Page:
There’s a longstanding myth that translators are solitary creatures by nature, preferring to spend their days burrowed away in their little home offices rather than joining the horde. After all, if we weren’t reclusive introverts, wouldn’t we all have opted for the exciting world of interpreting instead? Well, with a vast tapestry of attendees from 38 countries across the globe, all keen to share their own perspectives on the profession, this year’s ELIA conference showed that solitude, far from being a motivation for translators’ career choice, is in most cases just an unfortunate byproduct.
The team behind 'The Patchwork Approach' gave an inspiring talk on 'The Warmest Project', their unique initiative designed to bring language professionals together on a human level, sharing their weird and wonderful tales of life in the industry (read more at https://www.gala-global.org/publications/patchwork-concept-lessons-learned-warmest-project). Quoting David Brooks, Jozeph Kovalov warned translators against getting “caught in the loneliness loop”.
‘Humans are caught in the loneliness loop. What drives us, ultimately, is the yearning for community and to be understood by others’
This occupational hazard is the very reason why it’s so important for independent language professionals and companies to meet up at events such as ELIA Together, and to build relationships that can continue well into the future. But what does this mean in reality?
Various practical ideas for promoting better community, collaboration and communication were discussed this year. One speaker recommended that translation companies take a more personal approach to the recruitment process using the concept of ‘remote interviews’, giving both parties the opportunity to develop a rapport with one another. Strategies like this reflect the need for the relationship between the language professional and the translation agency to be a mutually beneficial partnership rather than a mere business transaction – a mantra that fits in well with our ethos here at STB.
Heidi Kerschl, who in her own words has worked “on both sides of the fence”, suggested taking that collaboration even further, bringing together project managers and freelance translators (or, perhaps, Martians and Venusians!) for software training, for example. While the logistics of such an arrangement could prove challenging, the fact is that, whether we’re project managers or freelance translators, we face the same obstacles day in day out, so it makes sense to try and overcome them together.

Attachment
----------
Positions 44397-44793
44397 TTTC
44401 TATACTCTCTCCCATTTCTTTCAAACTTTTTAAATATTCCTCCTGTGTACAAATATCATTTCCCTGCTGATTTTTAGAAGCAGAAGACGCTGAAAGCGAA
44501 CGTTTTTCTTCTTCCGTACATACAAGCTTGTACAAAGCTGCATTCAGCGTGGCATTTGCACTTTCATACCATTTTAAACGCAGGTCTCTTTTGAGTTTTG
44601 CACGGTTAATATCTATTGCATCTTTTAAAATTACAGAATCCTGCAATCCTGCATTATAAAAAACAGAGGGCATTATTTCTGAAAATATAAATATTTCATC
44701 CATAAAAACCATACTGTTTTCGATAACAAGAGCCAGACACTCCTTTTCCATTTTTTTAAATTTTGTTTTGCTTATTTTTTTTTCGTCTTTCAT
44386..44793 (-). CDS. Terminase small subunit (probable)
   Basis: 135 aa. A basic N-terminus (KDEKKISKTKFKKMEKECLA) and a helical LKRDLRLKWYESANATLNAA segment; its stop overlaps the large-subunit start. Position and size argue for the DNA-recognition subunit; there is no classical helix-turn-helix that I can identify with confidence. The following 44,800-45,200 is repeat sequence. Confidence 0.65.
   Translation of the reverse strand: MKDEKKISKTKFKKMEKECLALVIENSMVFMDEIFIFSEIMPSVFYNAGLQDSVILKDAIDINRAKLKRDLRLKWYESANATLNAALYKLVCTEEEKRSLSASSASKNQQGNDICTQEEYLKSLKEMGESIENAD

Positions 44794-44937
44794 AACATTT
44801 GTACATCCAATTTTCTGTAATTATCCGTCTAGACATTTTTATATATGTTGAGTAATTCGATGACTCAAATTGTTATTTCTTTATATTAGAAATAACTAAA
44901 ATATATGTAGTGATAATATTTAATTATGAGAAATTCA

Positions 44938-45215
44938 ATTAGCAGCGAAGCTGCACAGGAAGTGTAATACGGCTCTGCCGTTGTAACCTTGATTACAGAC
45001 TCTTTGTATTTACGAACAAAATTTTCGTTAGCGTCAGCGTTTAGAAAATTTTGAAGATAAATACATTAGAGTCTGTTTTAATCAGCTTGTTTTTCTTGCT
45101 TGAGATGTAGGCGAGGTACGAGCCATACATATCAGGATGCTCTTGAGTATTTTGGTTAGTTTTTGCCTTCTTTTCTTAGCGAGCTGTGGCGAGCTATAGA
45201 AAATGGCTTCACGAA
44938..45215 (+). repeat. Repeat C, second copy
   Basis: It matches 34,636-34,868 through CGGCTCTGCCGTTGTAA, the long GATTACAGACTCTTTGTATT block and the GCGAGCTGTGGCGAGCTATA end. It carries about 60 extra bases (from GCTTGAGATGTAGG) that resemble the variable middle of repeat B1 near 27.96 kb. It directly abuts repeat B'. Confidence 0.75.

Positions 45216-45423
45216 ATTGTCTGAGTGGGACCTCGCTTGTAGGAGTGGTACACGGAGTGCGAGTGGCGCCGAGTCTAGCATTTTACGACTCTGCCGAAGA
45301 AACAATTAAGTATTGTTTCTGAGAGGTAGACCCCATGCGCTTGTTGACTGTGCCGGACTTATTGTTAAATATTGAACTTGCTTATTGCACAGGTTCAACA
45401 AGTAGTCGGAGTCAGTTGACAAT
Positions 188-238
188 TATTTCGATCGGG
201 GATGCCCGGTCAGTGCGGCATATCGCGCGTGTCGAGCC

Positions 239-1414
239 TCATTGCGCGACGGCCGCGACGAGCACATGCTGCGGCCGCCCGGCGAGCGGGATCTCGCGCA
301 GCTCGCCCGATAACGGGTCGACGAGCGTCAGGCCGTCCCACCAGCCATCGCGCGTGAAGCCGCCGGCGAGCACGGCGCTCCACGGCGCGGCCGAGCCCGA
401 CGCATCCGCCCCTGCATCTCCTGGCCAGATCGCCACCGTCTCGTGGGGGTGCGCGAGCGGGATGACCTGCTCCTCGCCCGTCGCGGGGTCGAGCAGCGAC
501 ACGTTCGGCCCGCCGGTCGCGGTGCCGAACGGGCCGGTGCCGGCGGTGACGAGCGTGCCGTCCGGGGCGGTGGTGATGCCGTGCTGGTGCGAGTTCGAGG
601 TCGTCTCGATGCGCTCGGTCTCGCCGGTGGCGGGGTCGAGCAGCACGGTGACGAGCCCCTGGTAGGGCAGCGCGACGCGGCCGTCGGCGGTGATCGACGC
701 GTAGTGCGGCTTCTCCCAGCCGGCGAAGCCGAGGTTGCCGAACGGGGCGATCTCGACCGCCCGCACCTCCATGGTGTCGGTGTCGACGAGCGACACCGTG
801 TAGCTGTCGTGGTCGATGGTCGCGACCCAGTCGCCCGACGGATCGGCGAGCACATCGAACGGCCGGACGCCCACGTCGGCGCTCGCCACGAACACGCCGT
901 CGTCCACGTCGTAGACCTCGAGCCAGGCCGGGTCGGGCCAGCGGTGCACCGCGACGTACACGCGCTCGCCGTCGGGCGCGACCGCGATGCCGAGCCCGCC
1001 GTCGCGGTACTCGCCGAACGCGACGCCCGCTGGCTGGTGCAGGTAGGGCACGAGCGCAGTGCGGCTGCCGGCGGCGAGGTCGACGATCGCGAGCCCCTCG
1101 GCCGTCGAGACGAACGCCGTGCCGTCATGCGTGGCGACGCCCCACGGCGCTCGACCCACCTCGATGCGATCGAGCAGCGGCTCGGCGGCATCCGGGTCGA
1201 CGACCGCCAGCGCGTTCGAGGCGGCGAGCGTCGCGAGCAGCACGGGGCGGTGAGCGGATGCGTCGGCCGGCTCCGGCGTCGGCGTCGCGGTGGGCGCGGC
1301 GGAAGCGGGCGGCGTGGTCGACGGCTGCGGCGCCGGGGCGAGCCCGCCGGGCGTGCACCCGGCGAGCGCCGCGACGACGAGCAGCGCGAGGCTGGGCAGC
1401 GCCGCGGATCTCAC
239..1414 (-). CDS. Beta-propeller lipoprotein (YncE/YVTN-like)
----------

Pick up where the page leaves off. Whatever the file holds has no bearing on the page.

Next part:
Talking of obstacles - funnily enough, in an industry brimming with experts in language, communication was highlighted time and again at Elia Together as the greatest hindrance to successful collaboration. As keynote speaker Balász Kis reminded us in his opening talk, the faceless world of email communication opens up a minefield of potential misunderstandings. That’s why the best thing about an event like ELIA Together, besides the fascinating talks and the amazing location, is having the opportunity to venture out from behind the screen and talk face to face, without a keyboard in sight, with the people who make our profession a community.
According to Heidi Kerschl, “a good project manager is one you can get drunk with”, so we’ll meet you at the bar at Together 2018!
"Last few hours to submit a paper" https://t.co/rsTOS4DZT7 by @atc_translation on @LinkedIn
The 2017 Language Industry Summit - last three days to submit a paper proposal #atcsummit17 - https://t.co/aLFjKf5oqM
RT @QSD_eV: A very special thank you to our helpers - the young and motivated @Kocarek_GmbH and @Leinhaeuser team members https://t.co/DGiX…